My mother-in-law, Evangeline Dennard Holland, always thought that her “little brother” deserved a Nobel Prize. Unfortunately, she didn’t live to see him honored with the prestigious Kyoto prize.
Her “little brother” (now on the far side of 80 years old) is Dr. Robert Heath Dennard, who just became the 2013 Kyoto Prize Laureate for Advanced Technology. Here’s what the Kyoto Prize website has to say about him, and here’s a link to the YouTube video of the presentation.
2013 Laureate, Advanced Technology: Robert Heath Dennard
Born: U.S.A. / September 5, 1932
IBM Fellow, Thomas J. Watson Research Center, IBM Corporation
Honored for: Invention of Dynamic Random Access Memory and Proposal of Guidelines for FET Miniaturization
Dr. Robert Heath Dennard invented the basic structure of Dynamic Random Access Memory (DRAM), which is now extensively utilized as one of integrated circuit (IC) memory systems. His innovation has immensely increased the capacity of digital information storage, leading to dramatic progress in information and telecommunications technology. Dr. Dennard and his colleagues also proposed guidelines, called “scaling theory”, to miniaturize field-effect transistors, which play key roles in most ICs, including DRAM, thereby promoting the amazing advance in IC technology.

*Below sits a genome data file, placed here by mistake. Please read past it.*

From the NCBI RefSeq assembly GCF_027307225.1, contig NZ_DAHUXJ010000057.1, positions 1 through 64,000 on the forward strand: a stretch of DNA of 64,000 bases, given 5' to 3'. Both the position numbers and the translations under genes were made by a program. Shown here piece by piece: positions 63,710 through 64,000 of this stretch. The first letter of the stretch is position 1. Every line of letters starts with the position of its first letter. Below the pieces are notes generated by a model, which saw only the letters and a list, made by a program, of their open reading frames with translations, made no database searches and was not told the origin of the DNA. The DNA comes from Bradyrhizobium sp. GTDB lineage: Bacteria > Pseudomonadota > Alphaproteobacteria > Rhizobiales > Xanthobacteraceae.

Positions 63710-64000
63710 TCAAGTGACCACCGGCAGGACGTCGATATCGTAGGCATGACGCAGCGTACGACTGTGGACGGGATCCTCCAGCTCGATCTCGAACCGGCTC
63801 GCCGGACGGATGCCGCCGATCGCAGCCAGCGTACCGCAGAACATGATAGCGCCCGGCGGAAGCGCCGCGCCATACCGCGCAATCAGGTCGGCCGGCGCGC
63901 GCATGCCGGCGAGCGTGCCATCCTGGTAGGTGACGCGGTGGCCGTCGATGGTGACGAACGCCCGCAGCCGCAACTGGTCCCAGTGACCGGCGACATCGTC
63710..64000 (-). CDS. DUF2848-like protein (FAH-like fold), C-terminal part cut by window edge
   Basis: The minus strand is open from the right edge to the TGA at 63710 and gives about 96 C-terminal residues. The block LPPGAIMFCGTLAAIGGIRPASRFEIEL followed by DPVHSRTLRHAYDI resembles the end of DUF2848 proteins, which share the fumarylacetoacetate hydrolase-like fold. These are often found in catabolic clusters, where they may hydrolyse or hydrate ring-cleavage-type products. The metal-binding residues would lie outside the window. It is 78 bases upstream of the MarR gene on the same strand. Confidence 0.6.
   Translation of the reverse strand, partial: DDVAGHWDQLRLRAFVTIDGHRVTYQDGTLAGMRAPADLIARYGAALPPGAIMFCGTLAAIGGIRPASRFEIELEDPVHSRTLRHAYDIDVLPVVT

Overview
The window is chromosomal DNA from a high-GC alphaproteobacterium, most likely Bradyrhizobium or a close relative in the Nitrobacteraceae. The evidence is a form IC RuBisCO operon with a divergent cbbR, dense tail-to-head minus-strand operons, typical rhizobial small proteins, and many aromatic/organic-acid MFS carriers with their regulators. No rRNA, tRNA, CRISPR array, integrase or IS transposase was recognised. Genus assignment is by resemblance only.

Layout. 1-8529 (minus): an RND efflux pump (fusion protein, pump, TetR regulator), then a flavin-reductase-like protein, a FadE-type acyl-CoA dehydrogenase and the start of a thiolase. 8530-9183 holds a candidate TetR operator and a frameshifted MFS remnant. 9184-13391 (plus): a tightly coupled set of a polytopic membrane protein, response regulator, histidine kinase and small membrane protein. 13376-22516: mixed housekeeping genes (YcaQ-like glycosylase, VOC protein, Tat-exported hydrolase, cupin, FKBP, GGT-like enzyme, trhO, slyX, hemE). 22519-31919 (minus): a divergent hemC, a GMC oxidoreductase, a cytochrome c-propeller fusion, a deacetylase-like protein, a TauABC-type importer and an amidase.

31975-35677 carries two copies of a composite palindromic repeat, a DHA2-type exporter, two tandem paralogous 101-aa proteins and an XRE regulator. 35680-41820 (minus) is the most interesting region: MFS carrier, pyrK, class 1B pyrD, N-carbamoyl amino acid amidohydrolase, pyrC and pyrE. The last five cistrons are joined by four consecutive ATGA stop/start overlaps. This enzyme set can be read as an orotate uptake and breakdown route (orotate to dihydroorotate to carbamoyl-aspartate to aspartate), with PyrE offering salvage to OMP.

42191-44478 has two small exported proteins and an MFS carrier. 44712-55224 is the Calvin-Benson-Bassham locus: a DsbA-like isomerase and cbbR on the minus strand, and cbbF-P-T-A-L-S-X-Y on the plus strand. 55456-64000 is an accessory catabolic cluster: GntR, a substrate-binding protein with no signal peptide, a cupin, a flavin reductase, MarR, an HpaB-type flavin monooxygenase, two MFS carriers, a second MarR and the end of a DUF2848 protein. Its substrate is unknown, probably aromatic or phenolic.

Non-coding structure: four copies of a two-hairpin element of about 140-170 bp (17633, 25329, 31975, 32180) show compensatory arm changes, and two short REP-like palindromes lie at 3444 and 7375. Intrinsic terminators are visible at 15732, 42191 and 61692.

My husband’s uncle Robert is a modest, unassuming man. He once explained to me that he didn’t really invent DRAM. “We just figured out the physics for something that already existed as part of the natural world, then engineered a way to put it to use,” he said as if that was somehow less impressive than “inventing” it.
When he and his wife Jane went to Japan to receive the prize, he didn’t talk much about the honor or the money (there’s a gold medal and 50 million yen — about half a million U.S. dollars — in prize money). Instead, he marvelled about being able to dance with his beautiful wife to the music of a wonderful orchestra, on a dance floor they had to themselves. He send his nieces and nephews photos of “Uncle Robert and Aunt Jane” dancing together.
I think they are wonderful photos, and an even more wonderful testimony to his priorities. His older sister would have been so proud! And so is the rest of the family.